Volume 15, Issue 2: Tohu
The classical and Christian reformation of education is thriving. What is next? Once biblical worldview thinking and
the trivium are more or less understood and applied, is there no more room for curricular improvement?
I suggest, not a novel improvement, but a more thorough and profound recognition of the implications of the
adjective Christian. Many (in these pages and elsewhere) have emphasized the importance of knowledge that is highly integrated,
balancing analysis with synthesis. We ought to begin thinking seriously about applying these insights to the integration of curricula.
Some programs tout integration on an entirely theological level. "Christ is the
arche, so all our school subjects cohere in
Him." This is a neat and biblical answer which has the virtue of ending discussion without often motivating tangible action. True,
each subject might be taught "from a Christian worldview perspective," which essentially means that everything is salted with
Christian thoughtin history we speak of sin, redemption, the role of the church, the blessing and judgments of God; in science we talk
of natural revelation and creation-evolution debates; and so on. All this instruction is useful and right, but at its worst, the
method accepts the categorization of "subjects," including theology, which then need to be "reconciled" or connected somehow.
The curriculum is integrated in principle, but fails to be so in practice. This conditions students to think of knowledge in terms
of subjects, which actually limits understanding of individual subjects. Literature, history, art, science, theology, and language all
relate in complex ways. Learning their relationships is part of learning them individually, yet many curricula fail to take advantage of this.
I propose three principles of integration. The first is, of course, an expanded version of the theological integration that
most programs already offer. Scriptural understanding should permeate every subject and not just lightly salt it. This means
deep engagement with the fundamental assumptions and issues of mathematics, science, aesthetics, history, and civics. All knowledge
is a means to knowing and loving God and neighbor better. Since this principle is widely recognized, it need not be our focus here.
The second principle might be called a narrative-based approach. The curriculum uses history extensively to tie the
teaching of subjects together in as many ways as possible. Stories, including histories, have the virtue of being memorable and of
deftly uniting the disparate elements (people, ideas, technologies, movements, discoveries) of which they tell. They are a prime means
to knowledgeto know the (hi)story of a discipline
in depth is to understand the discipline. In this scheme the student, by
accessing each branch of knowledge through history, essentially recapitulates in himself the gradual education of the human race.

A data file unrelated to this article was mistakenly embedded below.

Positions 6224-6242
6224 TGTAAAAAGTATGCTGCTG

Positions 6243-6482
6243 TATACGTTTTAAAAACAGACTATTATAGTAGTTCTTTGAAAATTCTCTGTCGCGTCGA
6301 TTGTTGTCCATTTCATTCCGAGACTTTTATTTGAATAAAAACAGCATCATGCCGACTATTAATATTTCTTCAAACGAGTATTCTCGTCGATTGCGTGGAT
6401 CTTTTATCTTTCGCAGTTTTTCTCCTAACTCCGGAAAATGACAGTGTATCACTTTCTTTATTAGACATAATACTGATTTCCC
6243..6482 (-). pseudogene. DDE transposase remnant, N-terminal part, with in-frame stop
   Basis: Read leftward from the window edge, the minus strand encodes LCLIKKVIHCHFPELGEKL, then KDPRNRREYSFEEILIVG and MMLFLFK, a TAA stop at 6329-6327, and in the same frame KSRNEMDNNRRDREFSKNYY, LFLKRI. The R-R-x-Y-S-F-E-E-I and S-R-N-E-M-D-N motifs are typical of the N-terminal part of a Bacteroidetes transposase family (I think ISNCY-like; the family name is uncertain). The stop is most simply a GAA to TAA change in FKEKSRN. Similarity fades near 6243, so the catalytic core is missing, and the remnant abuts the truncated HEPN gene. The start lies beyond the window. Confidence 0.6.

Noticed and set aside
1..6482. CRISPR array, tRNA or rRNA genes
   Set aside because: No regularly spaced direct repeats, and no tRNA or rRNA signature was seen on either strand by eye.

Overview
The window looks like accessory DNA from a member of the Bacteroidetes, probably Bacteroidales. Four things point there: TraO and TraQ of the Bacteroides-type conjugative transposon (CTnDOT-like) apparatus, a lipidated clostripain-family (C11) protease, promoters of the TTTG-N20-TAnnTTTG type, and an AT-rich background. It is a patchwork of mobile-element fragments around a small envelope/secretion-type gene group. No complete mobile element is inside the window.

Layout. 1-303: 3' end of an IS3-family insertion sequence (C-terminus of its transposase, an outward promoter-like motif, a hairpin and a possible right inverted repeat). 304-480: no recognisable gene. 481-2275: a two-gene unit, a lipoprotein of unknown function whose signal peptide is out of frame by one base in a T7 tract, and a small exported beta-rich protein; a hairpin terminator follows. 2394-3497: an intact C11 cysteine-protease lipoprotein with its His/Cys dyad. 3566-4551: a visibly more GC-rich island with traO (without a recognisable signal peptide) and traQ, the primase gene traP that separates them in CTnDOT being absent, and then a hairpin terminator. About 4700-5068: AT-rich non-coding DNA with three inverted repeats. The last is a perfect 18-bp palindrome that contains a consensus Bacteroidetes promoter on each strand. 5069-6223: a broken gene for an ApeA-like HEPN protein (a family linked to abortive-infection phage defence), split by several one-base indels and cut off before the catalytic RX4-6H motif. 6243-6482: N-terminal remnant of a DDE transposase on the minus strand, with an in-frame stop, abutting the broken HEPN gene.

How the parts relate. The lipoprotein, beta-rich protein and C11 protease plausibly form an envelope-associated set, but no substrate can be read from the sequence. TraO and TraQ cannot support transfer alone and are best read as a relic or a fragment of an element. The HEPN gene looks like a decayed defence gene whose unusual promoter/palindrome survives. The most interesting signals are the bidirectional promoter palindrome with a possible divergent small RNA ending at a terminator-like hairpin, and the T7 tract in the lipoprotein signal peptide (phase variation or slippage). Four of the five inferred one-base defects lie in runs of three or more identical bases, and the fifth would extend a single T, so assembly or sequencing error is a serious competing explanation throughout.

Learning is jumping into the middle of a conversation at ten o'clock when it started at seven; to understand what is happening you need
what we normally call "background" in our deprecating manner, but which is actually the heart of the issue: not only the issue but
the conversation which produced it. This narrative or historical approach is perhaps the most convenient and all-embracing way
of integrating our current subjects. Studying the Greeks, for example, would involve the whole connected development of
their language, literature, art, architecture, geography, sciences, philosophy, and religion. Studying the contemporary Hebrew,
Chinese, and other cultures at the same time opens constant possibilities for comparative studies. Like a skillful plot of a complex novel,
the story of knowledge would move in and out of different threads with relative ease.
Integration could occur on a topical level as well. Thus astronomy could be coordinated with portrayals of stars and planets
in literature and poetry, their use in navigation and the cultural consequences of early exploration, and their description in
Genesis. Of course, certain subjects don't lend themselves well (at least now) to narrative or topical approaches: reading, writing,
mathematics, and science often lend themselves to more systematized approaches. On the other hand, reading and writing
assignments quite easily adapt to a narrative-oriented cultural study and to just about any individual topic; sciences, while focusing on
modern science, can easily tie into history or a specific topic, as in the above example. Mathematics should include its history at all
levels, and geometry, for example, would be an admirable companion to classical studies.
The classical Christian education movement is growing, and like all growing causes, its popularization immediately puts it
in danger of being simplified and misapplied. If its theory and practice, losing nuances each time it is duplicated, were
finally reduced to the five points of "Grammar, Logic, Rhetoric, Latin, Bible" (a pity it doesn't spell anything), its founders would
be horrified. The real world often defies categorization, and children happen to be unusually real in this respect. An education
that lurches, not only between subjects but between the stages of the Trivium, ends up imposing a rarified theory on child
development instead of "cutting with the grain," with poor results. Radical integration of curricula is the next step in the reformation
of education. It may take decades or even centuries, but that should motivate the next generation of Christian educators even more
to begin tackling it today.